It’s springtime in Kansas City, so outdoor sporting activities will be in full swing for the next several months. That means baseballs, softballs, golf balls, and the like will take to the sky. While we know it’s enjoyable to take part in these outdoor sporting events, balls can do a number to your windshield. Use this guide so you don’t fall prey to a busted window.
The Composition of Your Windshield Offers Some Protection
To the naked eye, a windshield appears to be a single plate of glass, but that’s not really the case. Windshields are composed of three layers, with the middle layer made of a plastic-like substance called poly-vinyl butyral. This layer is what keeps those sports balls from penetrating the windshield entirely and landing inside your vehicle.
In most cases, this limits the damage to the outside layer of glass, but that doesn’t mean you won’t need some level of repair. Also, know that sunroof glass or side and back windows may not include this inner layer. Rather, they tend to be made of tempered glass which can break into pieces when hit with a ball at high speed. Want to see the difference? Check out this picture.
Does the Type of Ball Impact the Damage?
Not all sports balls are created equal. The odds of glass damage from a tennis ball, for instance, is little to none. So, what balls can cause the most damage?
First, take into consideration the size and speed of the ball. Golf balls, being small and rather hard in their own composition, can do a number on a windshield, especially if hit from a nearby golf course or driving range. These tend to be hit with great speed and force.
Baseballs, especially hard-hit balls to the outfield, can land with a velocity that causes severe damage. Foul balls that travel high into the sky also cause damage because the height causes them to come down with much force.
While you wouldn’t expect it, a basketball can cause damage that you don’t initially see. The balls won’t crack the glass, but when thrown into a windshield, they can cause the edges of the windshield to become loose.
Ways to Prevent Damage in the First Place
While it may only happen once in a lifetime, if you are around sports facilities where balls are in play, the odds are good that you should be prepared for an accident. There are ways you can be proactive and try to mitigate these occurrences.
- Consider the parking lot: If you have the chance, select a spot that doesn’t put your vehicle directly in line with possible damage. These spots can be tempting because they often are close to the field and save you some steps. But choosing a spot that requires a bit more walking can save you dollars in the long run.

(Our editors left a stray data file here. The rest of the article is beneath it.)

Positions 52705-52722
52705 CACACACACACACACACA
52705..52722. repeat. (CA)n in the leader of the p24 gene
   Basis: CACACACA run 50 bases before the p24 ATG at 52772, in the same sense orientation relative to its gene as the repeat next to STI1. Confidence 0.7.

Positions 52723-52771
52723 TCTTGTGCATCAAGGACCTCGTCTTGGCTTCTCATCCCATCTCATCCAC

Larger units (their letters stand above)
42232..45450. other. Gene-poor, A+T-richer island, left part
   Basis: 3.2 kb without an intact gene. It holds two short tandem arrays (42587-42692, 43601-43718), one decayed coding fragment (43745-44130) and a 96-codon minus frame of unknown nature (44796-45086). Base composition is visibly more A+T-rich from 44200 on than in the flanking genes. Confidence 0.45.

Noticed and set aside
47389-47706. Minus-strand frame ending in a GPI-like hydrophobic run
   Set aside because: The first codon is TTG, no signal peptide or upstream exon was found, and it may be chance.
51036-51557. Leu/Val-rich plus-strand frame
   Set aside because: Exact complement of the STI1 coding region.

- Consider the direction: Do you have the option to back into a parking space? Don’t let the pressure of other cars waiting to find their own parking spot force you to pull in facing the field. Reversing into a spot can save your front windshield from a direct hit.
How to Handle Repairs
If your car does receive damage from a golf ball or baseball, in most states the person in charge of paying for the damage is the one who hit the ball. Rarely will the golf course or baseball field assume any liability. The only time this happens is when you can prove the organization was negligent in protective measures that could have prevented the damage in the first place.
You also must hope that the person who hit the ball did in fact know it caused damage and then had a conscience to either wait around and find you or leave a note with a phone number and contact information. If you do have their information, then they will typically choose to pay for the repair outright or bill their insurance depending on what coverage they have.
Regardless, you should have the windshield repaired or replaced entirely. Driving with a broken windshield can cause impaired vision and reduced safety to you and your passengers.
If your windshield is damaged, call Auto Glass & Tint Shop at 913-491-8468 or request a quote online.